New Delhi: Wadia Group-owned GoAir was forced to cancel around two dozen domestic flights on Monday as the aviation regulator stepped up pressure on the budget airline to address safety risks arising from overworking its crew, two people with direct knowledge of the developments said.
“GoAir was overstretching its staff, which can potentially cause accidents," one of the two people cited above said, requesting anonymity. “What if a crew becomes so sleepy due to overwork that they are unable to perform evacuation in case of emergencies?"
Regulators globally, including India’s Directorate General of Civil Aviation (DGCA), have repeatedly flagged the perils of exhausted pilots falling asleep in the cockpit. The issue has become widespread as cash-strapped airlines try to squeeze maximum productivity out of their crew.
GoAir confirmed that several of its flights were disrupted due to “flight duty time limitations of the crew", although it didn’t say how many flights were affected. The carrier also cited inclement weather, low visibility and protests over the Citizenship Amendment Act as factors that hit its operations. None of the other domestic airlines cancelled flights on Monday citing similar reasons.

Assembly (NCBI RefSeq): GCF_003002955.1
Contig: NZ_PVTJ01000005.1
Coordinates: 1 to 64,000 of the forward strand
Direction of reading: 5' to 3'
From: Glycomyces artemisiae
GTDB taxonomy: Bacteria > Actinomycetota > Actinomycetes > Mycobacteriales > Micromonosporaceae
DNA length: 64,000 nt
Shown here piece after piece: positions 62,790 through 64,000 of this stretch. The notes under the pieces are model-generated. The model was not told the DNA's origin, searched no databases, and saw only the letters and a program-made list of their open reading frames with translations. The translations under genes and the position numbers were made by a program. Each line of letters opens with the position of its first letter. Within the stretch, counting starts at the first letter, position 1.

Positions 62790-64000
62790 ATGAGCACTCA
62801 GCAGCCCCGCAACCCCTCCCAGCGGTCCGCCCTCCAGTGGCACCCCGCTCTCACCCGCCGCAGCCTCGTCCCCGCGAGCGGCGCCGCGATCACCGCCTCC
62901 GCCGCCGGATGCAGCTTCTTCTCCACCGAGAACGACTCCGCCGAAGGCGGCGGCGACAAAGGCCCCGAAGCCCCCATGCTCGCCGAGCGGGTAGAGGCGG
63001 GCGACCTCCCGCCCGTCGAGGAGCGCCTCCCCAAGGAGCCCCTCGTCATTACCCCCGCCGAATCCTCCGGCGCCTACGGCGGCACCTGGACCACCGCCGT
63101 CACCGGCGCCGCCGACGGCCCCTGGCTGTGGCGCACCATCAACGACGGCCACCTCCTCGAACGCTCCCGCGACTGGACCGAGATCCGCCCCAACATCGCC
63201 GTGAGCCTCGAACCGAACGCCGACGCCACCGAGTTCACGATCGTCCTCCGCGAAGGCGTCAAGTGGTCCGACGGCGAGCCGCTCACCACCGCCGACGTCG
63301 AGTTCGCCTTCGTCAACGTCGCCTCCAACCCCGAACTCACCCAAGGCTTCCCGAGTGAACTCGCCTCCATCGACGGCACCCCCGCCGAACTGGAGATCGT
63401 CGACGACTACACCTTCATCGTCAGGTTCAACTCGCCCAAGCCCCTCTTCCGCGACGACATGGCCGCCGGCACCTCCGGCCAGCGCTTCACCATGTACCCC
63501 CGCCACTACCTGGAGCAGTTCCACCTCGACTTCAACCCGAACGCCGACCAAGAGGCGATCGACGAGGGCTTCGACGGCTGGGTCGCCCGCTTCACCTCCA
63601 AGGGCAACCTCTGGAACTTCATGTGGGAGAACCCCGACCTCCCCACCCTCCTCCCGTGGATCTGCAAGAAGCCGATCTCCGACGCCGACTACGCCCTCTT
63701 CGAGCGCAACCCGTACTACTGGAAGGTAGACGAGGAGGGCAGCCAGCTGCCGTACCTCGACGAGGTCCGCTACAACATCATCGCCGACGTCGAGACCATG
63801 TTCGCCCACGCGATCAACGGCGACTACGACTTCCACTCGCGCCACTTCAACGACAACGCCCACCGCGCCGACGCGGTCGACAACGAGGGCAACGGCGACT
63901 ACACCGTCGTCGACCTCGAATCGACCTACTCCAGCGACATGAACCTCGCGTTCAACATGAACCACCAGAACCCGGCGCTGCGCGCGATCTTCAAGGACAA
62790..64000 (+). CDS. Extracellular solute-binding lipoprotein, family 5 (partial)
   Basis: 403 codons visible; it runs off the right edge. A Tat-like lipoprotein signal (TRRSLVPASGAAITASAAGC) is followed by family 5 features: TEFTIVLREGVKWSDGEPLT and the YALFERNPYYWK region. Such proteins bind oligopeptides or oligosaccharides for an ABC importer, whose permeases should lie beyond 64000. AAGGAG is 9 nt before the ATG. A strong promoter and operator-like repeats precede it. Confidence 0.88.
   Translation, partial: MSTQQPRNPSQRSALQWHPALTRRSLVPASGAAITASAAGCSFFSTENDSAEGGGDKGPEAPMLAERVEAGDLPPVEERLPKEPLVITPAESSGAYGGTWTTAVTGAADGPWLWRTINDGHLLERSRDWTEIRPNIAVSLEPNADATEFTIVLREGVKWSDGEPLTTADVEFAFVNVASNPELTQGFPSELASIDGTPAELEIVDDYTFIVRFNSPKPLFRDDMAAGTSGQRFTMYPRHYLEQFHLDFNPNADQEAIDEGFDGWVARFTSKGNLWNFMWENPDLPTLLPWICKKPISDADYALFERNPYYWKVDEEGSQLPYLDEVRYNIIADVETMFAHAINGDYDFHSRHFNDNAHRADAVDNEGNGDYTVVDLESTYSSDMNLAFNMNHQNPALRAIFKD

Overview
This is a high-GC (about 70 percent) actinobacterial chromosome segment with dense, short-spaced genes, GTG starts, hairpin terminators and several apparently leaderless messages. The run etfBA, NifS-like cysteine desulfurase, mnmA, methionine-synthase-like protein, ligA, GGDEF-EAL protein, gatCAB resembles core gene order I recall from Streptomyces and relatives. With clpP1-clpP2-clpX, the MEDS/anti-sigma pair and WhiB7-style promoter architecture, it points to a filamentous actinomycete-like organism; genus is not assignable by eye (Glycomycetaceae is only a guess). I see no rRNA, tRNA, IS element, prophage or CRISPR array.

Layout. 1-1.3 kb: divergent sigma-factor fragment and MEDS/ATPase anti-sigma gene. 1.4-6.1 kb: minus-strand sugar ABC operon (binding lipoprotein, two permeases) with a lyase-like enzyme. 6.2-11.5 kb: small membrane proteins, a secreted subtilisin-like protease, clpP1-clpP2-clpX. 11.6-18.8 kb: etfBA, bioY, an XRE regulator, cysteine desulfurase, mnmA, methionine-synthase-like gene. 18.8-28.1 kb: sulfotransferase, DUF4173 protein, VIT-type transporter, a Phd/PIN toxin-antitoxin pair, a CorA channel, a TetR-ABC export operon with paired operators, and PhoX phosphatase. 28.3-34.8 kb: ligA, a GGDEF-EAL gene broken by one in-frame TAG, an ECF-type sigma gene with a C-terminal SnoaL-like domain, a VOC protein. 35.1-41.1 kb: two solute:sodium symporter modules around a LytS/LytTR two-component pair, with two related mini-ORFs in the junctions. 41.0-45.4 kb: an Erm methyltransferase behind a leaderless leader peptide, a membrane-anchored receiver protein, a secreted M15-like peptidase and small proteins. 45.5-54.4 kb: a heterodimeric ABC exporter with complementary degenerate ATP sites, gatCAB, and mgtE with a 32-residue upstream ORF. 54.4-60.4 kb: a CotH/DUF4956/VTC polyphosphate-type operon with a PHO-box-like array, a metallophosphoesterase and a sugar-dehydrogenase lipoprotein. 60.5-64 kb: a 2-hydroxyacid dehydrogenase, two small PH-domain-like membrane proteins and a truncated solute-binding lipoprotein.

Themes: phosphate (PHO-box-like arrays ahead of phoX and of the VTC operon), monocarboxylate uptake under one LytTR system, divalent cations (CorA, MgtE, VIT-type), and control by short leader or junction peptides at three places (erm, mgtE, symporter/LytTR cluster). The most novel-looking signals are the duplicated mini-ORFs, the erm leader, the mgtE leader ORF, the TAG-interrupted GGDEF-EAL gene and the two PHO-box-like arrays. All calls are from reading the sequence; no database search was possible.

The latest cancellations come amid heightening safety concerns, primarily due to a series of snags on Pratt and Whitney (P&W)-powered Airbus A320neo planes, which make up the bulk of GoAir’s fleet. IndiGo, the largest domestic airline, earlier faced similar issues. In February, IndiGo cancelled more than 50 flights due to staff shortage.
On 22 December, a GoAir A320neo jet headed to Chandigarh from Mumbai had to abandon its journey mid-air because of engine vibrations, stoking fresh worries about the P&W engines.
DGCA has intensified safety checks after a series of incidents among airlines in India, though these have been classified as preventive steps.
However, Monday’s GoAir flight cancellations are not linked to engine problems, a company spokesperson said.
News agency PTI reported that GoAir has cancelled flights from cities including Delhi, Mumbai, Bengaluru, Kolkata and Patna.
Checks carried out by DGCA earlier in December showed that GoAir had been violating its crew work time for several days, the second person said, adding that the airline was about 30 pilots short.
“It is basically bad planning," the person said, adding that crew shortages may or may not be addressed quickly.
“DGCA found violations in GoAir’s software systems (crew management) and asked them to set their house in order," the person added.
GoAir didn’t respond to Mint’s queries about DGCA’s diktat. The carrier has 54 aircraft—38 Airbus A320neo and 16 A320ceo planes.